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Two Moms' Passion Project Empowers Girls in the Best Way Possible

Bright Lite is a new quarterly magazine for pre-teen girls. The founders, Christa Renee and Ami Komai, are both Los Angeles moms and have managed to create a journal that raises up young girls' voices in a way we rarely see. It's not glossy and polished. It's not filtered through social media and therefore subject to a slew of likes, favorites and comments. The magazine is not packaged by a brand to sell the girls something. Instead the contributors—all girls—are offered a platform to give unfiltered versions of their lives via words and images. For moms of girls, it's exciting to see these kids hold up their own mirrors and empower each other with real stories.

1. Why start a magazine for pre-teen girls?

Christa: After my daughter Wes was battling low self-esteem, I realized that there wasn't a community out there for girls her age. I really wanted to fill that void. I wanted to give Wes the validation that she wasn't weird or different from other girls. I think 10 is such a special age, and I want to support her journey. It's been amazing working with her, seeing her ideas come to life and watching her talk to other kids and grown-ups about the project. My hope is to make this bigger than a magazine—a community, not just for my daughter, but for all girls everywhere. These girls have so much to say! We want to support them and make sure they know they're amazing and their work is important.

Ami: All the opinions I formed about myself, good and bad, I formed as a pre- teen girl. I remember growing up and thinking there were no role models who looked like me, or anything representing my experience. This made me feel like I was in this bubble; feeling like nothing I did mattered. I want to change that, not only for my daughter, but for all girls. I want to try to represent all girls in a way that's genuine, inclusive and meaningful.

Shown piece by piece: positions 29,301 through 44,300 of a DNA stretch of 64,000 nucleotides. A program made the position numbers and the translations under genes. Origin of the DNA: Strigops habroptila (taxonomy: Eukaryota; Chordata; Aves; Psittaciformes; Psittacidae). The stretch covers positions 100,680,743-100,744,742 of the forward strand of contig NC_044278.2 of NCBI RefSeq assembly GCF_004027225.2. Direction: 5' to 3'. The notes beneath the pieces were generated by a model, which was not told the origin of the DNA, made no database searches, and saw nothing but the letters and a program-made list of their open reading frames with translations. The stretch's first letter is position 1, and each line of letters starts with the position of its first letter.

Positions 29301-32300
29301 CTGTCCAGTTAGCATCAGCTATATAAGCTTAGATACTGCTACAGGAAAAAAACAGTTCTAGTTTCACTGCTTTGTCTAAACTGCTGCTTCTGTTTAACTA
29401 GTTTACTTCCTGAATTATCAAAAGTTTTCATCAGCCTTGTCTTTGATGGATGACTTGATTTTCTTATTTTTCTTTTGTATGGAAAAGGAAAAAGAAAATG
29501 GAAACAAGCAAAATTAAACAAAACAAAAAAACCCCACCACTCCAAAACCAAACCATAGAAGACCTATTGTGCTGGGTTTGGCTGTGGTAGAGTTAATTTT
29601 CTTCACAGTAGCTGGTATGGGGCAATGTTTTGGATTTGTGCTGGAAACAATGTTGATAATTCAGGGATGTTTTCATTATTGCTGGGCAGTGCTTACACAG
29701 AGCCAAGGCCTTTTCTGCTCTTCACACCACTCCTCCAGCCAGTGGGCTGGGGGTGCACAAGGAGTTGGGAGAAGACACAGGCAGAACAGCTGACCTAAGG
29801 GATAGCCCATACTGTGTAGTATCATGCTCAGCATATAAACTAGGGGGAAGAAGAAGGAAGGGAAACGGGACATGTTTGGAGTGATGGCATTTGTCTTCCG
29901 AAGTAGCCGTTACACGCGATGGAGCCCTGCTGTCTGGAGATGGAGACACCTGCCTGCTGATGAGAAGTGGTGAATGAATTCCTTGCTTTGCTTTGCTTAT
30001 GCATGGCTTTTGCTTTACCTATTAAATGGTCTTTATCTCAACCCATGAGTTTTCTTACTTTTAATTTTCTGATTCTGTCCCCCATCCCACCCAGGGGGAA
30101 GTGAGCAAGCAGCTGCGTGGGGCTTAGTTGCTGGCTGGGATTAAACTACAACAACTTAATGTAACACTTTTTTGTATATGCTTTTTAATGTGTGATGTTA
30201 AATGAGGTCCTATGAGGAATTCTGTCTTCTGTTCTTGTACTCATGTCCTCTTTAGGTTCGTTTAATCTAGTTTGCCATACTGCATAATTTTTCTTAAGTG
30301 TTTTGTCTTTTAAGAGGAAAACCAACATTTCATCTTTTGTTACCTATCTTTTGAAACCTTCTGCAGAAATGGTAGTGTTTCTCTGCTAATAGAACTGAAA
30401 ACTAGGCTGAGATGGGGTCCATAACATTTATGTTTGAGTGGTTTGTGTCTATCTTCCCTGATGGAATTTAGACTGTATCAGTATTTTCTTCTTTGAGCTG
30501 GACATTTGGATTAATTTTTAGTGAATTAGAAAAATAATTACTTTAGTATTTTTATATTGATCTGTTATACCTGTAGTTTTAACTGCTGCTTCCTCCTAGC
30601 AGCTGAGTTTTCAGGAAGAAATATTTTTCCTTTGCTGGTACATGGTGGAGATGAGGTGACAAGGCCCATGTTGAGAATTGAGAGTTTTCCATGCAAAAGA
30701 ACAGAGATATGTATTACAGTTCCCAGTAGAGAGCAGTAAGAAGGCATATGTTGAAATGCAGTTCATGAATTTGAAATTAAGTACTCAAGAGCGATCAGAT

2. What are you hoping to achieve with Bright Lite?

Ami: It's the first interactive publication for young girls by young girls, that lets them engage with each other on a variety of topics, from arts to science. We hope to empower young women to express themselves and celebrate others' differences and similarities. No two girls are exactly alike, nor should they be. They're all perfect just as they are. We're creating a world in which girls don't have to fight for their voice to be heard, and no one questions whether they're equal or not.

Christa: We want Bright Lite to accomplish nothing short of changing girls' lives, creating a platform and a sense of being that will stick with them for the rest of their lives.

3. How do you find contributors and what are you looking for in a contributor?

Ami: We began by reaching out to everyone we knew; soon enough, we were getting submissions from girls all over the country. The reactions we got reaffirmed that there is absolutely a need for this publication—an outlet where girls know they and their ideas are perfect as they are. No glossy, unattainable images, or grown-up ideas and opinions. We are looking for anything from essays, to pictures, to poems—anything creative and expressive. The only criteria is the theme, which changes each issue.

4. Who designs it? We love the design!

Christa: My husband Eric Pfeeger helped us design our first issue. Going forward, we will also be collaborating with Meghan Kerr, a dear friend and talented creative director.

5. You are both moms. How do you balance the magazine work with the rest of your lives?

Christa: Ami and I meet once a week in person and are in constant communication with each other. It's a lot of work, but so worth it. We also have a lot of support from our staff, family and friends. Email, lists and deadlines are our best friends.

Ami: I'm not going to pretend it's not hard. My days are packed, but Lola (age 2) contributes greatly by coloring her belly-button with markers, sticking Bright Lite stickers all over the car and demanding gummy bear breaks in 30-minute intervals. She reminds me to keep things fun and light, and not take anything too seriously.

Photos via Instagram

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